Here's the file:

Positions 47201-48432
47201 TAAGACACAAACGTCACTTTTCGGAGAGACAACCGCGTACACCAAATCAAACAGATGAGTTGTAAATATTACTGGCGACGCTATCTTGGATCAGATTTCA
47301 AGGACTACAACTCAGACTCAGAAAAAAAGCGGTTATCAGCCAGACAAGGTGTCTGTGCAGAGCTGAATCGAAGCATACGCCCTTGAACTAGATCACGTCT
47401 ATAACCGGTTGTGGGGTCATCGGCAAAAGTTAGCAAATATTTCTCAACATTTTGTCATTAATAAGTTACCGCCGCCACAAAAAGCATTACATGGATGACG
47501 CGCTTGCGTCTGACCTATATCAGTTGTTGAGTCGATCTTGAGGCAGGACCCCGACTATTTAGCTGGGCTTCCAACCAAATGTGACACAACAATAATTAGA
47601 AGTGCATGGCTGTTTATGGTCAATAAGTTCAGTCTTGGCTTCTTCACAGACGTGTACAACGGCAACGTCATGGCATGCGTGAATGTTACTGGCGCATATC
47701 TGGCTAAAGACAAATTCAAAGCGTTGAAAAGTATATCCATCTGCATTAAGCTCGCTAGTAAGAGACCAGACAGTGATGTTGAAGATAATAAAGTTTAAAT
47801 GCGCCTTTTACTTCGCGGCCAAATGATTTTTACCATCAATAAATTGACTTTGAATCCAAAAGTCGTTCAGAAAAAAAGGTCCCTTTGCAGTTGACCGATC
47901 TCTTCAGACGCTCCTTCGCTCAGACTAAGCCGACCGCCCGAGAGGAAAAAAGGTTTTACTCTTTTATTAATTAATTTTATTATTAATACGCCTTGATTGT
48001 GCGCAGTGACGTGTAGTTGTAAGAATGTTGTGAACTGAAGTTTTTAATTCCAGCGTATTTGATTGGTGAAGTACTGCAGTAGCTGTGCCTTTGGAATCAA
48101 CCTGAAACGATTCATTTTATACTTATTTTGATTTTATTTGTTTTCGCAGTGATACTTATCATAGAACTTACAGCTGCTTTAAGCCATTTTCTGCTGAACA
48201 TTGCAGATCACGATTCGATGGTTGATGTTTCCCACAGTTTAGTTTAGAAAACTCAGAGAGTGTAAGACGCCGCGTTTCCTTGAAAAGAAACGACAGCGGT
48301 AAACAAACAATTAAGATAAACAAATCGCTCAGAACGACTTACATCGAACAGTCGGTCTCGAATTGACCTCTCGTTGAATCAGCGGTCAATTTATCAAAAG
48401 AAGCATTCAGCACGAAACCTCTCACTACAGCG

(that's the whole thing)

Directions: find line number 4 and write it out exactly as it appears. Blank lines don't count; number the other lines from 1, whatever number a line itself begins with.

47401 ATAACCGGTTGTGGGGTCATCGGCAAAAGTTAGCAAATATTTCTCAACATTTTGTCATTAATAAGTTACCGCCGCCACAAAAAGCATTACATGGATGACG